Second runway ruled out under Birmingham Airport masterplan

By Simon Penfold | Birmingham | Business | Published:

The boss of Birmingham Airport has confirmed proposals for a second runway have been scrapped as a £500 million masterplan for the next 15 years was unveiled.

Birmingham Airport will continue to use its single runway

Acting managing director Simon Richards said the idea of a second runway had been pitched as part of the hope that the Government would choose to expand regional airports rather than build a third runway at Heathrow.

That hope was dashed this summer. Now, said Mr Richards, Birmingham Airport's future plans revolved around its single runway, which is enough to cater for up to 30 million passengers a year.

By 2033 Birmingham expects to be handling 18 million passengers a year, and has unveiled a string of expansion plans for the site.

The masterplan makes no mention of the UK's imminent departure from the European Union, but Mr Richards said: "The plans are Brexit neutral.

"We are expecting things to carry smoothly as they are at present.

"I am sure things will be bumpy along the way but the masterplan is designed to be resilient whatever happens."

CGI of the proposed HS2 Interchange station to be built near Birmingham Airport


The plan has already received widespread support.

Corin Crane, chief executive of the Black Country Chamber of Commerce, said: "Birmingham Airport have laid out some very exciting plans that will help make an already excellent airport even better and see passenger numbers increase year on year as well as become one of the best connected sites in the UK.

"The airport is an incredibly important asset to the local business community for flights, freight and international trade so it’s essential that as many businesses as possible feed into the consultation process as possible.”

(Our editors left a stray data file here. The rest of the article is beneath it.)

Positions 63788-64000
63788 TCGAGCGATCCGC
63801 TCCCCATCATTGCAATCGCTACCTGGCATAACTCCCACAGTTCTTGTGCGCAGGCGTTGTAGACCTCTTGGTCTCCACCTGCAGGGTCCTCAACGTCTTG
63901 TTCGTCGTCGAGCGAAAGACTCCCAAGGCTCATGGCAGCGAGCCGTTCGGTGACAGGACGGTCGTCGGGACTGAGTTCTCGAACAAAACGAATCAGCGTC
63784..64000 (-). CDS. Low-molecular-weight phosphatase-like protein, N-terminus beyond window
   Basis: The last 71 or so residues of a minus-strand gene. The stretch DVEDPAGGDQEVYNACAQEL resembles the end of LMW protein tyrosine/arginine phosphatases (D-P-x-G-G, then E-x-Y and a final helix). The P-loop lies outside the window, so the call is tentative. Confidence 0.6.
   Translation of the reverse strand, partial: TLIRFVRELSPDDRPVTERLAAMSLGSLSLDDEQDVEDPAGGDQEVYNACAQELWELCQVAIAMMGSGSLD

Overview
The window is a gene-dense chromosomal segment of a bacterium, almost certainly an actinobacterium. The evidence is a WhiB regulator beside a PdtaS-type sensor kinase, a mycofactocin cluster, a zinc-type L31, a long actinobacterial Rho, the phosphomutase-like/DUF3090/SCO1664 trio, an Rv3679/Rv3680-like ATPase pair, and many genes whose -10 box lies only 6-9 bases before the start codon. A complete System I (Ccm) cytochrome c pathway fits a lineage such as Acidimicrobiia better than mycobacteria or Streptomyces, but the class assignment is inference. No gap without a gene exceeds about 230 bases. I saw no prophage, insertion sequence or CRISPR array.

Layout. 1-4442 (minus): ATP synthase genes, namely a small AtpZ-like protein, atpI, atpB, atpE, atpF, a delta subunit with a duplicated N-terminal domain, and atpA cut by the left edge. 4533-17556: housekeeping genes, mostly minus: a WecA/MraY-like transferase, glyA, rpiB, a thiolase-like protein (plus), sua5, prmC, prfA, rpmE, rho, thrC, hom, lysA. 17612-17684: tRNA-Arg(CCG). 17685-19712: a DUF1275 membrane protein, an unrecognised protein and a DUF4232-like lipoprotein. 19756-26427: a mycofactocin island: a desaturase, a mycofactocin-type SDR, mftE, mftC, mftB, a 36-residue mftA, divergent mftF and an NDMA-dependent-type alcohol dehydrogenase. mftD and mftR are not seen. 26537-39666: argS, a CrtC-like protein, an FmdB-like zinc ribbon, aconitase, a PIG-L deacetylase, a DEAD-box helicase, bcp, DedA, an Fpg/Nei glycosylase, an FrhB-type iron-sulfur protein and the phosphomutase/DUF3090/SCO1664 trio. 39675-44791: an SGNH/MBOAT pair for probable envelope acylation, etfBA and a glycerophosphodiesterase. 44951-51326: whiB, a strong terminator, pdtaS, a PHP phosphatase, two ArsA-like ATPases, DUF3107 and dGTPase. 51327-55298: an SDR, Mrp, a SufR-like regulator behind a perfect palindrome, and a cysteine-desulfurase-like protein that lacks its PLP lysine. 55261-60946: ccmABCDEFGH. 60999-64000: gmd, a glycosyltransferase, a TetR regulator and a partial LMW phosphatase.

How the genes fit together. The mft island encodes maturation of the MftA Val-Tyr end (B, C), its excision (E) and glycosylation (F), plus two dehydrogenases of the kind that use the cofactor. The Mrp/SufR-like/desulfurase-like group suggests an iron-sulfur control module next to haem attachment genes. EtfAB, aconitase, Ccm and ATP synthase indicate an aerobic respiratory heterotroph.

Simon Richards, acting managing director of Birmingham Airport, explaining the new 15-year masterplan


Mr Richards said the airport was already in the process of selecting contractors for the first phase of work, improving and enlarging the passenger terminal and baggage sorting areas and would aim to have the work done over the next two years.

"The enlargement of the security area and the introduction of new x-ray equipment – which will allow people to carry liquids in their baggage – is part of a Government process that will take place over the next three to four years," he said.

"We will also look to re-organise the airport stands (the parking bays for aircraft to load and unload) and make them wider as aircraft have got bigger."

New transport links will connect Birmingham Airport to the International Railway Station and the new HS2 Interchange station

Work on the HS2 Interchange station is expected to be complete by 2026, and the airport is working with the HS2 team on developing a new transport system to taking passengers from the Interchange, stopping at the current Birmingham International railway station, and on to the airport terminal.

"A meeting next week will start looking at the options and designs," said Mr Richards.

Looking ahead, the airport wants to safeguard plots of land to allow for further expansion and talks are under way over the use of the NEC's western car park, which is owned by Birmingham council – one of the seven West Midlands local authorities that part owns the airport along with a consortium of Canadian pension funds. The car park site would be used to create more aircraft stands, probably towards the end of the 15 year masterplan period, said Mr Richards.

And he said the plan, which he described as 'self-financing', had the backing of the airport's current investors as well as new investors including major US pension funds involved in the debt funding market.

The growth of the airport over the next 15 years would also see a rise in employment on the site. The airport itself employs around 850 people, with a total of 8,000 working across the whole site for airlines, engineering, maintenance, cleaning and catering businesses. That is expected to rise by 11 per cent, or around 800 people, over the 15 years, said Mr Richards.

A masterplan 'roadshow' is going on tour over the coming weeks to get the views of people across the West Midlands s part of a consultation process. It comes to Wolverhampton's Novatel Hotel on December 10, Dudley Town Hall on December 12, Walsalls Holiday Inn on January 7 and the Hadley Stadium in Smethwick on January 22.

Simon Penfold

By Simon Penfold
Business Editor - @SPenfold_star

Business Editor based at the Express & Star's head office in Wolverhampton, looking for stories big & small.


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